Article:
The evidence of the binding cannot be accorded so much weight as that of the physical make-up of the book itself, since it may have been added long afterwards and in quite a different place. Nevertheless a binding of the hand-press period is more likely than not to be approximately contemporary with the book it covers—say within a decade or two—while, if it appears to be a trade rather than a bespoke binding, it is also quite likely to derive from the same part of the world. It will of course be remembered that a book may have been rebound at any time; and there is also the possibility, though a remote one, that it may have been rebound in a binding taken from another, possibly earlier, book. Edition bindings of the machine-press period are more useful in placing and dating than hand bindings, since they were carried out for the publisher in large batches, usually near the place of printing and often within a few years of publication.
Finally, early marks of ownership may provide useful dates, the owner often being identifiable even if his inscription is undated. They are poor guides to placing, however, since there has always been a brisk international trade in new books.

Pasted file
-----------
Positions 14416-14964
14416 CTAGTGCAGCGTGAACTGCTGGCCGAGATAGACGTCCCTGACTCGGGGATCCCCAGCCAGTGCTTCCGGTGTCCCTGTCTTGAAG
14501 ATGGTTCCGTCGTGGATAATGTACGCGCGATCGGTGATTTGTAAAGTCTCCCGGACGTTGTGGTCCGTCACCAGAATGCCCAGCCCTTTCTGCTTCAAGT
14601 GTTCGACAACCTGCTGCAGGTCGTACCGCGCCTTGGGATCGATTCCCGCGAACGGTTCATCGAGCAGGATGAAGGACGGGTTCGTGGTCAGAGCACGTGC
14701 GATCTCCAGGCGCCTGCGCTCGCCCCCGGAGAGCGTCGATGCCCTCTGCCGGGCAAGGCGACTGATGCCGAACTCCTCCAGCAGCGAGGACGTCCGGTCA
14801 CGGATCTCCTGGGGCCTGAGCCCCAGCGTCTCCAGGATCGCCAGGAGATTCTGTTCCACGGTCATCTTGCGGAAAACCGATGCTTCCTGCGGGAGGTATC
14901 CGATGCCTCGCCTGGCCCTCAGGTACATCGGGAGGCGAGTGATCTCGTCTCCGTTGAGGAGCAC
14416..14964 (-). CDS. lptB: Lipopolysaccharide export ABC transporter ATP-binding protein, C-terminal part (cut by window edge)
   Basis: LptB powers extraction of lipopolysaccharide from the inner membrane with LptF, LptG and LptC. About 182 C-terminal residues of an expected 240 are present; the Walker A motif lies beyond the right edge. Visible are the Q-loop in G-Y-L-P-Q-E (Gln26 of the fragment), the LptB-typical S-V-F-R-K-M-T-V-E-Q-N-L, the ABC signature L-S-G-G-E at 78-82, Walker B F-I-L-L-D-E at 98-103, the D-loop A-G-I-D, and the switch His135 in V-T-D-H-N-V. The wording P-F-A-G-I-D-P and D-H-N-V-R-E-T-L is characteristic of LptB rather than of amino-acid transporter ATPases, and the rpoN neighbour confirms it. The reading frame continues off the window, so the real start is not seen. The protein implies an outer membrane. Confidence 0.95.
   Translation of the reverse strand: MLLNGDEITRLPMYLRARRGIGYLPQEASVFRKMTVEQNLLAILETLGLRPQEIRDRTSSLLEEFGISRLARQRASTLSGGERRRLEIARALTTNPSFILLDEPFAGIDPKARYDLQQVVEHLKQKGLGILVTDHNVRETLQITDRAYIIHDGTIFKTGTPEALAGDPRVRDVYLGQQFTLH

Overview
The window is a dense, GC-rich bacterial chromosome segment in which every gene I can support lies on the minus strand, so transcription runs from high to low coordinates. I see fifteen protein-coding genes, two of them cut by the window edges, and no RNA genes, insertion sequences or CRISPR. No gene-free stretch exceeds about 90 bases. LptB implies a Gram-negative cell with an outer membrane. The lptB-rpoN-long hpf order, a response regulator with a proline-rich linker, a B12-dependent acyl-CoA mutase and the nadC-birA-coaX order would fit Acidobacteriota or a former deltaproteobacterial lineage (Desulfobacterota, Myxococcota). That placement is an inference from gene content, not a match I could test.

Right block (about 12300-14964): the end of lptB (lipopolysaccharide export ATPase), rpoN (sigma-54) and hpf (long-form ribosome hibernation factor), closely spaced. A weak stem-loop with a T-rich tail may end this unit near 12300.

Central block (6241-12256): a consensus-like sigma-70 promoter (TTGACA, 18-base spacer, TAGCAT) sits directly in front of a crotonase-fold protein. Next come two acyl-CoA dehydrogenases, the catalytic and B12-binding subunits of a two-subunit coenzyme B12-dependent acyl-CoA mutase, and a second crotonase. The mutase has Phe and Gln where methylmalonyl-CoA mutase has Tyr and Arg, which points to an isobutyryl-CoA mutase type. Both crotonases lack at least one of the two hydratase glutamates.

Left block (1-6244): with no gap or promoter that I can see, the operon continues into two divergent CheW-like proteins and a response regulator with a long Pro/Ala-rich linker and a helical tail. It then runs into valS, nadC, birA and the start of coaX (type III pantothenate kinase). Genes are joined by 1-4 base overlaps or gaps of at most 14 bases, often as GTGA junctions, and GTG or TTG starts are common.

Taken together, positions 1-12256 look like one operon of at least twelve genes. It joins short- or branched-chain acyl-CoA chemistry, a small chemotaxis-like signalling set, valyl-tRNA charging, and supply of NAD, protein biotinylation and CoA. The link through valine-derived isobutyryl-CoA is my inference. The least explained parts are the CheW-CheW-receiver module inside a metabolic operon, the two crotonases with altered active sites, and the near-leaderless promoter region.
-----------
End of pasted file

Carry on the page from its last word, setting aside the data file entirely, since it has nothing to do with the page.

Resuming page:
The identification of a facsimile, usually of a few leaves in a printed book but occasionally of a whole book, is really a special case of the problem of placing and dating. Facsimiles can be hand drawn, with or without the use of some form of mechanical reproduction, or they can involve photographic copying, or they can be printed from type. Mostly they are made without dishonest intent, although some have certainly been intended to deceive, and the ease with which they can be identified varies with the process used.